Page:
Final issue offers vows for the future

The first issue of Peace Seeds appeared on January 29, 2007. This issue, number 107, will be the final issue of our newspaper. For more than five years, the junior writers of this "virtual peace garden" have reported on peace issues from a variety of viewpoints. Among our achievements, we carried out a survey of visitors to Hiroshima Peace Memorial Park every August 6, the anniversary of the atomic bombing; we helped organize the APEC Junior Conference and other events to discuss our daily efforts and thoughts concerning peace; and we published a book and produced a DVD.

"Peace" is not merely the absence of war. We must also turn our attention to the problems around us, including such social issues as bullying, child abuse, hunger, and environmental destruction. By making the earth a place where the lives of all human beings are valued, we can advance toward a more peaceful world.

The junior writers will now continue their efforts for peace in new ways. We hope our paths will cross again in the future.

Click on the messages below to open a larger PDF file.

Click to see the messages. >>>

The number that appears on each photo indicates the issue number. On this website you can read the articles that are related to the photos.

These are messages from some of the people we have interviewed to date.
They comprise a collection of peace messages for children and teeens.

In any international activity, there are three important things to show your respect: calling other people by their names, using proper greetings, and saying "thank you."
(Shigeru Suganami, doctor who founded AMDA, in the first issue)
Youth today can enjoy freedom, so I hope they study hard, learn to think for themselves, and find ways to promote peace.
(Kazuo Nishimoto, former torpedo "Kaiten" specialist, in issue 9)
We mustn't judge the whole of something based on only the part that's visible to us. We must imagine what may lay hidden on the sides that we cannot see.
(Ikuro Anzai, director of the Kyoto Museum for World Peace, in issue 14)
I experienced the war myself. During the air raids, bombs fell nearby. I feel strongly that such things should never happen again.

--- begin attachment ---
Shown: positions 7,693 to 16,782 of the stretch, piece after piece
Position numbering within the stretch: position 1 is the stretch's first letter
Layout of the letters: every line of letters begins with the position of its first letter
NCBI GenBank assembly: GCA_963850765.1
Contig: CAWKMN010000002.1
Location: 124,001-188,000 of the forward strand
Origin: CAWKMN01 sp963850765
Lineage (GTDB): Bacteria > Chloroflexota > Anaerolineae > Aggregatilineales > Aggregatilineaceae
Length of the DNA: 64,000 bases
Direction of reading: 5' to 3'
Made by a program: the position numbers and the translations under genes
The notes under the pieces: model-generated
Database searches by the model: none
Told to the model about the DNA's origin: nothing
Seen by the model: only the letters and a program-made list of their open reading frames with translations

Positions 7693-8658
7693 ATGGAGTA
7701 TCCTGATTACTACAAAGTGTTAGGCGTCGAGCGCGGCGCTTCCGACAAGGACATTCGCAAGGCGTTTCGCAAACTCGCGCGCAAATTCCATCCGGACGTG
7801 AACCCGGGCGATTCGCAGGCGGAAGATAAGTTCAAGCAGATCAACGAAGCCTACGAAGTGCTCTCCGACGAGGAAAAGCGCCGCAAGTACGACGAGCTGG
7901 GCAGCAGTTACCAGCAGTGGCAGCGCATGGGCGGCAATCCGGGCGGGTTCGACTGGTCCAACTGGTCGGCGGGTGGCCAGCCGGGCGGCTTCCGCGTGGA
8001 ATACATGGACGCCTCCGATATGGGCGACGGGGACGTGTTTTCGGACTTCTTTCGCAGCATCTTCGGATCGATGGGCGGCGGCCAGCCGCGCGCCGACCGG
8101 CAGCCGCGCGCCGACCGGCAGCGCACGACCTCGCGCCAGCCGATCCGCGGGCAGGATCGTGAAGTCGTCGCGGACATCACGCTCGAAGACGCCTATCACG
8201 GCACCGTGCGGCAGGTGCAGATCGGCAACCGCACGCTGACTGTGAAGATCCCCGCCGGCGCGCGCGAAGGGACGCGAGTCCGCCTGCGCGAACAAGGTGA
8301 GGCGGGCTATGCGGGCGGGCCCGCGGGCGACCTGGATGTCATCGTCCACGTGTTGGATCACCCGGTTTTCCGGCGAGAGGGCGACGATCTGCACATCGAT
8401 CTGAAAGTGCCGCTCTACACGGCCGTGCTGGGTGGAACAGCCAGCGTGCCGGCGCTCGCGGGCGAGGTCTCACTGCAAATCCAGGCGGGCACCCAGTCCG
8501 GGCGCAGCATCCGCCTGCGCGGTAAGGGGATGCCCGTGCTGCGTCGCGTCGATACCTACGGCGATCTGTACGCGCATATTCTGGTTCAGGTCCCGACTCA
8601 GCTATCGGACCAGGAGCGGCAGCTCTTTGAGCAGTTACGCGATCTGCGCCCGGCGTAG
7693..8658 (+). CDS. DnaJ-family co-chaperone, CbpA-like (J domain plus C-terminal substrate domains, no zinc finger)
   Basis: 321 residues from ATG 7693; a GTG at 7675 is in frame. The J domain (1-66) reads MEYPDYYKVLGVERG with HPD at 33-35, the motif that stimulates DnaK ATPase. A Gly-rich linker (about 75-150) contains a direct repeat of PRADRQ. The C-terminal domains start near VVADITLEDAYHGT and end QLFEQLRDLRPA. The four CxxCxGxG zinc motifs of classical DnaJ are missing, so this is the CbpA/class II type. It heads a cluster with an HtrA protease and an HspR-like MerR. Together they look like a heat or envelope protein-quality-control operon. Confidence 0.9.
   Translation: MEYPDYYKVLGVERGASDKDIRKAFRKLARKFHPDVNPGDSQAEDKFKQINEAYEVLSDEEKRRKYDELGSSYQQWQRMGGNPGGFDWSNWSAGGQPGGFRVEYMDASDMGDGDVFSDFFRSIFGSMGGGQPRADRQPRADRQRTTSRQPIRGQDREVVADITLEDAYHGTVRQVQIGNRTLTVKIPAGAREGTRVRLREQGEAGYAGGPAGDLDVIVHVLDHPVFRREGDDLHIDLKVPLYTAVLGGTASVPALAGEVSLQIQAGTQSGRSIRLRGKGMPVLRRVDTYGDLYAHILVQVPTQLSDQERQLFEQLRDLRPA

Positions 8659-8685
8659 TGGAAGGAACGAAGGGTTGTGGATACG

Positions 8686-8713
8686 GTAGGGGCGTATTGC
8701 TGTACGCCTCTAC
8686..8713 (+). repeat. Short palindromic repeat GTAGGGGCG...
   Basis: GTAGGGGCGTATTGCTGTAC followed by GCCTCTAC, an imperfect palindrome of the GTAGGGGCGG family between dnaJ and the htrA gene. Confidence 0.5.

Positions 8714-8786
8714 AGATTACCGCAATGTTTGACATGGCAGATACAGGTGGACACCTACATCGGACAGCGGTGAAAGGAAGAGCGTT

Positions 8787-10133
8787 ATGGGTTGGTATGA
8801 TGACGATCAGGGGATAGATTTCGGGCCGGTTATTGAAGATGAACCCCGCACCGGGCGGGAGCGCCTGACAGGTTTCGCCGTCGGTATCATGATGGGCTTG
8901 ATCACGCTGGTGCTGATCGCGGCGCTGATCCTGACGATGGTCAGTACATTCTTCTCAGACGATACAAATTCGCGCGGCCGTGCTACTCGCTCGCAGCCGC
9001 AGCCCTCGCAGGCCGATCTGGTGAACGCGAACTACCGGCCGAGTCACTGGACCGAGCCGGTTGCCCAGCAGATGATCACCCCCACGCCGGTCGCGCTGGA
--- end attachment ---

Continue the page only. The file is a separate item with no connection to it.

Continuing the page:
(Yohei Kono, speaker of Japan's House of Representatives, in issue 28)
Peace blossoms in war, while war grows from peace.
(Hayao Miyazaki, director of animated films, in issue 50)
If you can't speak up to stop bullying by yourself, you can do it with other friends by your side. It's important to bring up children who are capable of helping their friends.
(Shinji Kurihara, professor at Hiroshima University and education expert, in issue58)
People can learn a lot from each other as we all have different ways of thinking and behaving and different cultures. By doing so, you can find new things about yourself. Curiosity is vital to making your dreams come true.
(Alexander A. Mej?a, director of the UNITAR Hiroshima Office, in issue 62)
Clarifying the cause of difficulty in your relationships and respecting your differences. Creating peace in our own lives leads to widening peace in the world.
(Fumiyo Kono, manga artist, in issue 67)
Japan should take a peaceful and diplomatic path, reaching out to all nations, instead of relying on military might.
(Keiji Nakazawa, manga artist and writer, in issue 69)
There are so many people who need your help, therefore look beyond Japan and become a global citizen.
(Ban Ki-moon, UN Secretary-General, in issue 75)
If people can come to trust each other, they won't need to keep nuclear weapons and wage war. They won't need to fight to reach victory and defeat.
(Michio Hara, poet and painter, in issue 77)
You dream that it is possible to have a world where war is no more, where poverty is history, where no one goes to bed hungry, where children do not die needlessly for lack of clean water, etc. Go on dreaming those dreams and pester your parents, the adults, to work together with you for such a world.
(Desmond Tutu, Nobel Peace Prize laureate and former South African Anglican Archbishop, in issue 79)
People who didn't experience the atomic bombing directly shouldn't feel reluctant about speaking out. In fact, it would be impossible to hand down the experience if people don't feel free to talk about what happened in Hiroshima.
(Masamoto Nasu, writer, in issue 84)
It's important to experience life abroad, such as having a homestay with a family in another country. Please learn to speak English, which is vital for interacting with people abroad. That might even help you land a job in another country and marry and raise a family there. While enjoying an international lifestyle in a new marriage, it's still important, I think, to embody the proper traditional culture of Japan.
(Shigeaki Hinohara, director of St. Luke's International Hospital, in issue 100)
(These figures appear in random order. The information noted about them was current at the time they were interviewed in Peace Seeds.)